A frightening storm was brewing as teams were slowly seeing the light of OpTic’s bright Neon and the darkness of their Controllers. This Masters was all about nightmares, and OpTic was slowly and surely becoming a nightmare for every team. And next to face their fears was DRX.
Korea’s Lone representative. This time, you might know them as Vision Strikers without a seven-man roster. Placed in the Group Stage, the team led by superstar Kim “Stax” Gu-taek had looked dominant and stronger than ever. The series against OpTic would require three maps and Overtime.
It was close. And losing against multiple “eco” buys didn’t help the North American side. But after a heart-racing series, the Koreans would get kicked to the lower bracket. OpTic, once again standing tall during clutch situations and rounds, helped them close the series on round 28, a 13-15 scoreline.
A Destined Fall
With the Stage 1 Masters Trophy now more than just “in arms reach” for OpTic, the pressure was on. This team's closest to global supremacy was at Berlin last year, where they crumbled in the grand finals against a strong Gambit Esports. Since then, the roster has stuck together, unlike the many around them. And with them, they carry the weight of previous results and future expectations.
And the team they face for the first spot in the Grand Finals had none of that. On the other side of the upper bracket was Brazil’s LOUD. The team had nothing but their nation’s and all the “underdog” lovers’ support. The Brazillian squad may have also felt the pressure of being closer to the prestigious Masters Reykjavik 2022 trophy, but they didn’t look like it.
The tournament’s shortest run so far in LOUD with only five maps played to reach the Upper Bracket Finals, versus OpTic’s 12 maps played. A team on fire since Groups, or a team who had confidently beat EMEA’s G2 and Team Liquid. The series would require three maps, despite starting completely one-sided.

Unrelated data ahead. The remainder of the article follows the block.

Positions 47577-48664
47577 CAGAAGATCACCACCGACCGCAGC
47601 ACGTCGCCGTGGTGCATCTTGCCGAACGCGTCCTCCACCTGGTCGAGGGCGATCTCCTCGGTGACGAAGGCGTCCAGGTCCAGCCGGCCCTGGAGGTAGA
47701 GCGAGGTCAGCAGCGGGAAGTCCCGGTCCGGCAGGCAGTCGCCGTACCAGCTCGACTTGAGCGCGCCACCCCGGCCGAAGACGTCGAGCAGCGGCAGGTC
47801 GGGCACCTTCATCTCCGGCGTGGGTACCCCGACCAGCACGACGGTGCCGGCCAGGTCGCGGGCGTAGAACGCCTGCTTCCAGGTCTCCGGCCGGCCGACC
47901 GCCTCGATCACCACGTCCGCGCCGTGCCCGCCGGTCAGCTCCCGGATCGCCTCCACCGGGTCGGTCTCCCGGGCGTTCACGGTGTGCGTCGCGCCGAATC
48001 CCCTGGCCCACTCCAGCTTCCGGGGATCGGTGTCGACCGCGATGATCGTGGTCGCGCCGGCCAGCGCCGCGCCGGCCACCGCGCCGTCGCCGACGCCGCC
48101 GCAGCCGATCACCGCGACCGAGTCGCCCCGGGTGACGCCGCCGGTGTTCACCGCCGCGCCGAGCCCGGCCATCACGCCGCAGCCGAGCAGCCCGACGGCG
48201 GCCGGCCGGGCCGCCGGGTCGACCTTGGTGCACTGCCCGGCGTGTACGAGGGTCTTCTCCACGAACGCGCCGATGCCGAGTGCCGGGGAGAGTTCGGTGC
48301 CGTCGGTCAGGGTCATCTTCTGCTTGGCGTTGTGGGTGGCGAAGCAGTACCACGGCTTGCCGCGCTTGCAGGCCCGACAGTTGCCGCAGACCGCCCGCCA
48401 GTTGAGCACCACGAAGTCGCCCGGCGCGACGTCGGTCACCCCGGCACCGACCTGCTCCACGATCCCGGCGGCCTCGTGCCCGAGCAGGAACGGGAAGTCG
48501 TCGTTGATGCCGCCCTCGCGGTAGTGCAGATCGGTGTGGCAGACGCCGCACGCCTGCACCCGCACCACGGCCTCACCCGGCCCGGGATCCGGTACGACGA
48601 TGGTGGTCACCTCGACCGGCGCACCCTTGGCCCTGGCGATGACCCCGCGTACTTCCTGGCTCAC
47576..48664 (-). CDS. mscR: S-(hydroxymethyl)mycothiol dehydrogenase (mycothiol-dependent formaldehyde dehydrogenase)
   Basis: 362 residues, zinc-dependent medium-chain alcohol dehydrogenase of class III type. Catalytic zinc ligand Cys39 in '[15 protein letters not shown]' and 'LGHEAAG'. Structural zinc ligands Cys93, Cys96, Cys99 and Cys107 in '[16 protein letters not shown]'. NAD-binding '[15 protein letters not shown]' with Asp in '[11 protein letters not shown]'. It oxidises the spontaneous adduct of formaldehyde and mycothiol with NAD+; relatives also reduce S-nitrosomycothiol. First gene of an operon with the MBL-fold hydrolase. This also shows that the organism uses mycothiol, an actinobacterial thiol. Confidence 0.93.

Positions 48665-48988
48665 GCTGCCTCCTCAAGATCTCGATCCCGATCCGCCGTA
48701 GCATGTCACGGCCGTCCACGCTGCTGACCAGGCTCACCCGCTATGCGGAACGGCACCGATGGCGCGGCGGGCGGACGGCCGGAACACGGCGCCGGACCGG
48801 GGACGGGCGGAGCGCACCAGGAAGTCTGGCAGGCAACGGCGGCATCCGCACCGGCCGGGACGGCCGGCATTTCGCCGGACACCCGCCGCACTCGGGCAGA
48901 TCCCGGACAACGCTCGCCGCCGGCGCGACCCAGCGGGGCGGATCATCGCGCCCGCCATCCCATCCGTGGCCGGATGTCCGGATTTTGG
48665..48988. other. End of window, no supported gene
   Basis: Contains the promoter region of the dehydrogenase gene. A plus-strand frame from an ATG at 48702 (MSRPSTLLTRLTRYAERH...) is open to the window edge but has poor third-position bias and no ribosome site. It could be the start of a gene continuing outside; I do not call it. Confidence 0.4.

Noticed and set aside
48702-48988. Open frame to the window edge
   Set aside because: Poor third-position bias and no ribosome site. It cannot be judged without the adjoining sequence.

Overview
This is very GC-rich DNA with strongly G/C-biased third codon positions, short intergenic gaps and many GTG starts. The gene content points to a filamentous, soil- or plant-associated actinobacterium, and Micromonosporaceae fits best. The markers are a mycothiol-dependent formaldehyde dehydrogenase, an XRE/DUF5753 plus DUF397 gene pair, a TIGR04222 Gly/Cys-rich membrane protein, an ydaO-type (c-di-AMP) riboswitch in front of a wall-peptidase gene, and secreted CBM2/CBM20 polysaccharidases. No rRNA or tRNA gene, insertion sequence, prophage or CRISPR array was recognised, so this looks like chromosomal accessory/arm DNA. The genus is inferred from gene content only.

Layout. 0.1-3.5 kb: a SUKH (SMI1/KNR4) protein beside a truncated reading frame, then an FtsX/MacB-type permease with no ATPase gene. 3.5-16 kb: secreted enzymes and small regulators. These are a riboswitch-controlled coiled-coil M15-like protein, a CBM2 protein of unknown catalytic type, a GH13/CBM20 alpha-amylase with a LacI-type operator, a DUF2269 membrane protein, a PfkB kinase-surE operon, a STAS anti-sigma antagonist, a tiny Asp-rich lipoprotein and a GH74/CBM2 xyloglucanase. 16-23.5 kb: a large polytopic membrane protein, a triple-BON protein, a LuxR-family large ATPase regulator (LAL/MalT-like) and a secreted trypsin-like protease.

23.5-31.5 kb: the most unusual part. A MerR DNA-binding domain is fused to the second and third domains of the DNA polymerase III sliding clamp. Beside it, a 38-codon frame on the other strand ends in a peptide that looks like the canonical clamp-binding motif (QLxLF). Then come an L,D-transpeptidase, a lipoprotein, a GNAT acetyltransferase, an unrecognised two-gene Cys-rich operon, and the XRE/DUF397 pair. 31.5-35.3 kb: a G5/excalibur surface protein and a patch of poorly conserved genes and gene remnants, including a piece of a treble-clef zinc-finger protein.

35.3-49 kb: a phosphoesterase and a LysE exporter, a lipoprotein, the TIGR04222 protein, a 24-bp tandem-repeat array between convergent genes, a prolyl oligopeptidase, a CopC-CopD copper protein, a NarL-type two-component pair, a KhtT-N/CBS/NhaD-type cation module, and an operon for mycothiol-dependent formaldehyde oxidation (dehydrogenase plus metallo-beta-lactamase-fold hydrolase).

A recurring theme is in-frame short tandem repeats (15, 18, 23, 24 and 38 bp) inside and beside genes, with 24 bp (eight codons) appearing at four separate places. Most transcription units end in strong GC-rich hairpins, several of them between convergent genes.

Fracture went to OpTic, 13-2. A map that has become more and more of the team’s best, especially with Victor’s Neon and yay’s lurking. But LOUD’s resilience was great, effectively containing OpTic’s attacker side to a single round during the second map, Ascent. The Brazilians finally took the series after denying OpTic’s comeback on Icebox led by Marved. It was as clutch as clutch could be, with LOUD shutting down OpTic on the 24th round, 11-13.
But fans couldn’t help but wonder. So far this year, what happened every time OpTic had a second chance? That's right; they bounced back.
For a Fated Rise
Down in the lower bracket, OpTic wasn’t out. They still had a chance, but the name trying to stop them was a miracle story. Japan’s greatest result ever, ZETA Division had made it to the top three - the best for a Japanese team in an International VALORANT competition. If anything, or anyone, were going to stop LOUD or OpTic, it would be these guys.
But Marved had other plans. The Controller main’s performance in the best-of-5 series was nothing but “insane.” He led the team to a 3-0 sweep against ZETA Division. 70 kills throughout the three maps, the closest to him was his superstar teammate, yay, with 59. Absolute heroics from the two left the Japanese side without a response. It was a hard loss to accept for the nation, but their “nice” achievements at the event were a great sign for the region.
And just like a script well written, OpTic was back for revenge, another rematch on their plate. Stakes are getting higher every time. International prestige, $200,000USD, and a chance to etch their names in VALORANT history forever were on the line.
Have they expected a “complete reversal of roles”? No, it was more like a complete doover. OpTic’s superstar, yay, showed LOUD and the world why exactly we call him a “superstar.” Leading the way with a dominant 74 kills and a KDR of 1.45, “El-diablo” was Brazil’s worst nightmare that night. But, as is with OpTic, the team can’t rely on yay alone. But right behind him was Marved, with once again another heroic performance.
After an Overtime on Bind and double Overtime on Breeze, OpTic became World Champions.
Bouncing back from Domestic defeat, Opening Disappointment, and Upper Bracket upsets, the team’s run wasn’t perfect, but it was a show of Resilience. North America has defended the crown at Iceland.
Cover image credit: Riot Games, Colin Young-Wolff